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Q: Spanish question - talmente ( Answered 5 out of 5 stars,   2 Comments )
Subject: Spanish question - talmente
Category: Reference, Education and News
Asked by: patrice29-ga
List Price: $5.00
Posted: 18 Apr 2005 07:38 PDT
Expires: 18 May 2005 07:38 PDT
Question ID: 510801
I hear a word on Spanish radio that sounds like 'talmente', however
there's no listing in the dictionary.

It seems it could be 'tal mente' such mind (although this is kind of
odd), or a conjugation of the verb 'taller' (which I don't really know
what it means), or it seems there sould be a word 'talmente' meaning
'suchly', or 'as such'. Perhaps it's something other than all of these
though. I used to know someone whose last name was Talamante, so it
seems there must be a word somewhere in this area.

Muchas gracias en adelante.


Request for Question Clarification by livioflores-ga on 18 Apr 2005 08:23 PDT
May be you heard TOtalmente (totally)

Clarification of Question by patrice29-ga on 18 Apr 2005 08:50 PDT
No, it wasn't totalmente, unless talmente is slang or short for that.
Subject: Re: Spanish question - talmente
Answered By: guillermo-ga on 18 Apr 2005 10:04 PDT
Rated:5 out of 5 stars
Hello, Patrice,

It's good to see you around again. And this time, you helped me learn
a word of my own language, thanks for that!

In María Moliner's Dictionary for the Usage of Spanish, you can find
"talmente" defined as "exactamente como: (example) su casa es
*talmente* una cueva" = "exactly like: (example) his / her house is
*talmente* (exactly like) a cave". Evidently, as you supposed, its
meaning is derived from "tal" = "such", and it's under the series of
definitions starting with "tal" that you'll find it in the mentioned
dictionary. Your Spanish is improving every day ¡Felicitaciones!



Clarification of Answer by guillermo-ga on 18 Apr 2005 11:56 PDT
However, the other possibilities that you suggested could be as well.
The "tal mente" option, while odd as you said, could be used like in
this hypothetical statement: "debemos considerar la opinión de Sephen
Hawkins, el pensamiento de *tal mente* es para tener en cuenta" = "we
must consider Stephen Hawkins' opinion; such a mind's thought is to be
taken into account". OK, that wouldn't be a brilliant phrasing, but
radio spokespeople having to talk continuously for hours sometimes do
make phrases like that one. As to "talmente" as a possible short form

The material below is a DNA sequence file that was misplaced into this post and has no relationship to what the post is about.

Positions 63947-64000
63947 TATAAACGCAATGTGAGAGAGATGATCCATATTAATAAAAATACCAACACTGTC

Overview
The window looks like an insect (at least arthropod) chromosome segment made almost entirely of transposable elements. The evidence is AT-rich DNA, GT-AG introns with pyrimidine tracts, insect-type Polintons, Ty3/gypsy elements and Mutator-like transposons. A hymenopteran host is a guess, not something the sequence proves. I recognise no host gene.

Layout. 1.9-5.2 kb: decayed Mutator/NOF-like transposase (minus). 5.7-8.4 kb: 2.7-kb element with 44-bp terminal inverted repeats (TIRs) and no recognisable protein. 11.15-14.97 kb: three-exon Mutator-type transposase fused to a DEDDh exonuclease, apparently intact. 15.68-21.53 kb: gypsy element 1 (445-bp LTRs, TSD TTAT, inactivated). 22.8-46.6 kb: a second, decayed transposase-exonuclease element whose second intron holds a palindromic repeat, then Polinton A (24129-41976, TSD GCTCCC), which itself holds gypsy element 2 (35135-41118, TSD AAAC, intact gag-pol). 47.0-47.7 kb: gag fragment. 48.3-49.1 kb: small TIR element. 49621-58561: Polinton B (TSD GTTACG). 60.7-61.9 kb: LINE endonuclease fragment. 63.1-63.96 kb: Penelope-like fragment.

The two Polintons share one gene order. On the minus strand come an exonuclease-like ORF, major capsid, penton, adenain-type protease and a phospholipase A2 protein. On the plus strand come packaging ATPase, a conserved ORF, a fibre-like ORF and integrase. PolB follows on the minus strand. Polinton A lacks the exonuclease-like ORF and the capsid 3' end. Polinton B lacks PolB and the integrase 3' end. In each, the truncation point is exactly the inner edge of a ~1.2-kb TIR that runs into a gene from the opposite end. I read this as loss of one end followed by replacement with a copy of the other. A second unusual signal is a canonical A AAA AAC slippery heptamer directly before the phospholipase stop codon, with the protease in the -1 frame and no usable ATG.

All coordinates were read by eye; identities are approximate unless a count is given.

of "totalmente" could also be possible, not as much a slang
expression, as a humoristic exaggeration of a popular too-fast talking
that sometimes omits first or last syllables -or because that person
was actually talking too fast. You decide based on the context, which
of the three possibilities was the use you've heard. Regardless that,
the existence of the word "talmente" by its own merits, as I described
it in the answers, is a fact.



Clarification of Answer by guillermo-ga on 18 Apr 2005 12:00 PDT
Sorry for the typo: Stephen, no "Sephen".
patrice29-ga rated this answer:5 out of 5 stars and gave an additional tip of: $5.00
I'll keep listening for this word, and try to get more context next
time to be able to tell definatively.

It's good to learn about the María Moliner's Dictionary. I need to get
a copy of that.

Thanks for the clear answer.

Subject: Re: Spanish question - talmente
From: guillermo-ga on 19 Apr 2005 10:03 PDT
Thank you, for the rating and tip :-)

I had never heard the word "talmente" before, so I believe it's not
really used in Latin America, but probably in Spain it is.

The "Diccionario de Uso del Español" by María Moliner is definitely an
asset for those interested in learning Spanish in depth, even native
Spanish speakers. Colombian literature Nobel Prize Gabriel García
Márquez recommended it publicly, and I bought it under the suggestion
of my friend, the Argentine poet (Guggenheim Fellow) Guillermo
Saavedra (not me, just a namesake). You may be interested in this
Google search: ://

Since I see you so interested in improving your Spanish, please let me
give you a tip. In your question, when you said "muchas gracias en
adelante", you probably meant "muchas gracias por adelantado" ("many
thanks in advance") or else "desde ya, muchas gracias" (an equivalent
expression). (I guess that in English I make a lot of that kind of
mistakes that are easily understood although not exactly correct ;-))

Best regards,

Subject: Re: Spanish question - talmente
From: guillermo-ga on 19 Apr 2005 10:07 PDT
Instead of "talmente", in Latin America we'd say "tal cual", used
exactly as in the example that María Moliner used for "talmente".

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